“What we’re actually doing is creating a destination market coming from Los Angeles or Orange County, and spending a night,” said Anthony Miranda of the California Nations Indian Gaming Assn. in Sacramento.

Mulkey said the competition could eventually lure tourists from Las Vegas.

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“I believe they may affect Las Vegas’ growth going forward, particularly if Las Vegas doesn’t improve the transportation corridor between Southern California and Las Vegas,” Mulkey said.

Nevada casino owners don’t appear worried.

“I don’t want to sound too cocky, but there will never be another Las Vegas,” said Jim Hughes, general manager of the Palms casino in Las Vegas. “A couple Indian casinos scattered about that are upgrading their facilities is not a threat to what we have here in Las Vegas.”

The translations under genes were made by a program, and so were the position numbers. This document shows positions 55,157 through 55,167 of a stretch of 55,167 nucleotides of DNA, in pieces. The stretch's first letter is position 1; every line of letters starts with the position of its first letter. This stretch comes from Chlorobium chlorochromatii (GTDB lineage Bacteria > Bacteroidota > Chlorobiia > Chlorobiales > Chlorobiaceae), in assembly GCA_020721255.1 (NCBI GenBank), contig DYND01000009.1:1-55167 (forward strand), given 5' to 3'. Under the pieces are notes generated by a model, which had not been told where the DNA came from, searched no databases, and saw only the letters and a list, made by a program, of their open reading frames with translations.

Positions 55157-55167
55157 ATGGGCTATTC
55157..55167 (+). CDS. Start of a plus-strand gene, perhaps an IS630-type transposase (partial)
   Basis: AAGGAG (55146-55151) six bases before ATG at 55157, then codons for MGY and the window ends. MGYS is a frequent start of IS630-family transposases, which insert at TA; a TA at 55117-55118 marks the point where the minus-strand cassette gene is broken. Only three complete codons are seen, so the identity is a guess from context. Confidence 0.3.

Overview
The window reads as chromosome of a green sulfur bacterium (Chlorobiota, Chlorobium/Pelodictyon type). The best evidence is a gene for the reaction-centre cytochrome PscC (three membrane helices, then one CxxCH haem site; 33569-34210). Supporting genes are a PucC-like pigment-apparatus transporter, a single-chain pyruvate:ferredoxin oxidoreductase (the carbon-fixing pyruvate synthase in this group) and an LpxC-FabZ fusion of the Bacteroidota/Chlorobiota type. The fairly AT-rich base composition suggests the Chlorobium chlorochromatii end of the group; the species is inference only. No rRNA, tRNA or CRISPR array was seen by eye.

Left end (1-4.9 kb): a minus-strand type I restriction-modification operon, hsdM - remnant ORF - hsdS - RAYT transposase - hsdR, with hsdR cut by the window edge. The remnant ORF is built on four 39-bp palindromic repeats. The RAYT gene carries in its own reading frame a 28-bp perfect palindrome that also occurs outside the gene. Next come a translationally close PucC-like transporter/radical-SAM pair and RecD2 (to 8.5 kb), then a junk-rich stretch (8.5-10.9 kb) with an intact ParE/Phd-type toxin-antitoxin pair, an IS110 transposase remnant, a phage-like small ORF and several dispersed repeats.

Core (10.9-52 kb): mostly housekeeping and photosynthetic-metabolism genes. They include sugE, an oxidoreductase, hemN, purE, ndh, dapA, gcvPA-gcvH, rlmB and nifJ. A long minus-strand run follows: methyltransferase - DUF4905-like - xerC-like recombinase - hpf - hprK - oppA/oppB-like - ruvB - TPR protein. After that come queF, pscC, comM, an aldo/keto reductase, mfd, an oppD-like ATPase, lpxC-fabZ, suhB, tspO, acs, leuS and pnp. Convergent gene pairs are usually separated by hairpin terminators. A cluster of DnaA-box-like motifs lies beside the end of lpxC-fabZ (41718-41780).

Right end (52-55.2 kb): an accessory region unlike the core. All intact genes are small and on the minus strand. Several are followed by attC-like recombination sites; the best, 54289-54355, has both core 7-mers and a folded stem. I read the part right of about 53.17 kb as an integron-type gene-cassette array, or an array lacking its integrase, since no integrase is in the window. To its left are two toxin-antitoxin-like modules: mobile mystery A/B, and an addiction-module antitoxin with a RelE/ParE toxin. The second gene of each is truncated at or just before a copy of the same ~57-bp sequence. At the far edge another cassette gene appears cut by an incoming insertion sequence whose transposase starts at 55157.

Anthony Curtis, editor of Las Vegas Advisor, a consumer newsletter that covers gambling and the city itself, said the Vegas casinos were in the midst of the most successful years they’ve ever had.

“Theoretically, there’s going to have to come a point where it’s going to become a concern, when California ... has as much to offer,” Curtis said. “It’s just such a long ways away.”

In the Coachella Valley, politicians and tourism officials said the new casino resorts had added to the area’s appeal, making it more than a desert getaway with world-class golf courses.

“It’s adding a whole new dimension to tourism,” said Mike Fife, president of the Palm Springs Desert Resorts Convention and Visitors Authority.

Local officials are also delighted with the economic impact the casinos have on the surrounding communities. A Claremont-McKenna College study funded by several tribes found that the tribal casinos employed more than 10,000 people in Riverside County in 2003.